Let me start off by saying while this is technically legal, it is also 100 percent, for sure, not NOT illegal. It falls somewhere in that weird ethical void you live in when you say something like,
Well, I'm not the bad guy if I download this free song. That's on the people at LimeWire! Yeah! And the record companies for making music expensive! Yeah! I'm actually the good one here! Right? Right?
There is a new streaming service out there called Kodi picking up popularity in the wholly unregulated Wild West-esque environment that is black market Internet things.
Kodi, which used to be known by the less consumer-friendly name “XBMC,” is an app mostly used on an external USB stick that works as the key to unlocking the doors to free-streaming Narnia.
All you do is plug it into your streaming device and open up the Kodi media player to gain access to channels featuring a smorgasbord of occasionally legal but mostly completely pirated content.
Here is the kicker: There is nothing actually on Kodi when you download it, exactly like iTunes -- sans that one time it forced that weird U2 album on all of us.
So, it's technically not illegal, like torrent downloaders who occupy the same space.
The illegal part comes from the content users download onto it later, kind of like a novelty shop in the East Village selling crystal meth pipes.
Is what the shop does illegal? No. All it does is offer a service and sell some glass utensils. It's on the consumer to use that crystal meth pipe responsibly, like for planting tiny plants or for using it as the world's most fragile, little doorknob.
Are its customers using it to do either of those things? No. I mean, maybe every once in awhile it's used as a fragile, little doorknob, but the only person who would do that is a crystal meth addict who has a bunch of meth pipes lying around and is too blitzed on magic dust to head to The Home Depot and buy a proper doorknob replacement.
That's essentially what Kodi is.
All Kodi does is offer you a service that could totally be legit if it wanted to be but instead is populated with a treasure trove of illegally-streamed content because that's what the Internet is, a land full of interesting technology people turn illegal the second they get the chance.
Don't get me wrong, there are sections of Kodi that are legit. You'll see suspects like Twitch.tv, NBC Sports, YouTube and everything else that also has channels on devices like Roku and Apple TV.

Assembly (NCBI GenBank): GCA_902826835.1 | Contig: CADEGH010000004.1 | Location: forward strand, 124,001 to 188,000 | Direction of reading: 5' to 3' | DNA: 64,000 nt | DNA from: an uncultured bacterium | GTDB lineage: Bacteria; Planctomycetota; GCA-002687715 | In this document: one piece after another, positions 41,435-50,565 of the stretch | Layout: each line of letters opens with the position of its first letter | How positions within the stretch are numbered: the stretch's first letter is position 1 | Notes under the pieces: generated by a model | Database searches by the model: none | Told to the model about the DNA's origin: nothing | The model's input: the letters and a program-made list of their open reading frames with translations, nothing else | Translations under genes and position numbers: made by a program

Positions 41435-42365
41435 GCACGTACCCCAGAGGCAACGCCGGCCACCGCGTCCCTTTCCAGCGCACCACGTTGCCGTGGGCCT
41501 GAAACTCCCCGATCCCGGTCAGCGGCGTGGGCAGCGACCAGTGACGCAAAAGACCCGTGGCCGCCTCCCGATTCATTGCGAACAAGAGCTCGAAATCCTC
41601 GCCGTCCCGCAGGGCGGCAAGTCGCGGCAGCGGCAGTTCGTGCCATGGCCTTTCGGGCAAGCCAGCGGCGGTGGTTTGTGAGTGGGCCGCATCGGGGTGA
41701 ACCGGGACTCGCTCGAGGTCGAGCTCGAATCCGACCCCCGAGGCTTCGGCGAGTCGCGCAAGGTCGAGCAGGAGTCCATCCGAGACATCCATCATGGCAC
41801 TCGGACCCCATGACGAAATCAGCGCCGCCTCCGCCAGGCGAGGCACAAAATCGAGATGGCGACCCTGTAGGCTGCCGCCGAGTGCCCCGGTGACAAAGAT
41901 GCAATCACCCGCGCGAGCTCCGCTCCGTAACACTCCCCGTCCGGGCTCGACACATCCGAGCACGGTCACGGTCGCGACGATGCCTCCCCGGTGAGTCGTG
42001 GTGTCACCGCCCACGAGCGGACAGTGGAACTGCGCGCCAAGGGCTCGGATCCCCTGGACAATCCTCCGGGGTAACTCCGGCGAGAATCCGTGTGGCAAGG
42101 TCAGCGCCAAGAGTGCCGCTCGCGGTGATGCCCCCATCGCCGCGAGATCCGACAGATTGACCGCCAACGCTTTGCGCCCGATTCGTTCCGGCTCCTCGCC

Where it gets illegal are the add-ons. Developers have been using Kodi's platform as a source to upload their own channels with pirated material even basic Internet users can figure out how to access.
So, rather than dropping $9.99 a month on Netflix and $14.99 on HBO Now, on top of whatever the hell Time Warner decides to charge this month for regular, terrestrial cable, a growing Internet community is starting to either use a mirroring device (like an HDMI cable from your computer to your TV screen) or jailbreak an existing streaming player (like an Amazon Fire TV Stick, for instance).
Hackers are even starting to make some side cash selling their own Kodi jailbroken USB sticks on Craigslist and eBay for between $50 and $100 each.
And before you play the ethicist here, Millennial Kant, let me remind you you are already just as terrible as anyone who uses Kodi. You ever use your friend's ex-boyfriend's mom's Hulu Plus password or your uncle's boss' son's Amazon Prime account? Yeah, thought so.
Get off your high horse for a few seconds and join the rest of us down here on earth as we learn about this new way to get free content while probably loading up our computers with malware.
The company takes a pretty strong "don't ask, don't tell"-style policy when it comes to people using the platform to stream their own stuff. It recently addressed illegal use of its program in a blog on its site, alerting users,
You are welcome to keep doing whatever you want with Kodi. Devs of all stripes, feel free to keep developing whatever you want. This is an open, free platform, developed under the GPL, and always will be.
It did, however, warn users if the platform continues to be abused, there will be issues down the line with developers pulling out of the Kodi support system.
In that same blog post, it asked the users to avoid buying these jailbroken streaming sticks and to report to the company when they see them being sold.
Good. I'm sure that will work. Sounds like a foolproof plan. That worked out great for the Pirate Bay guys.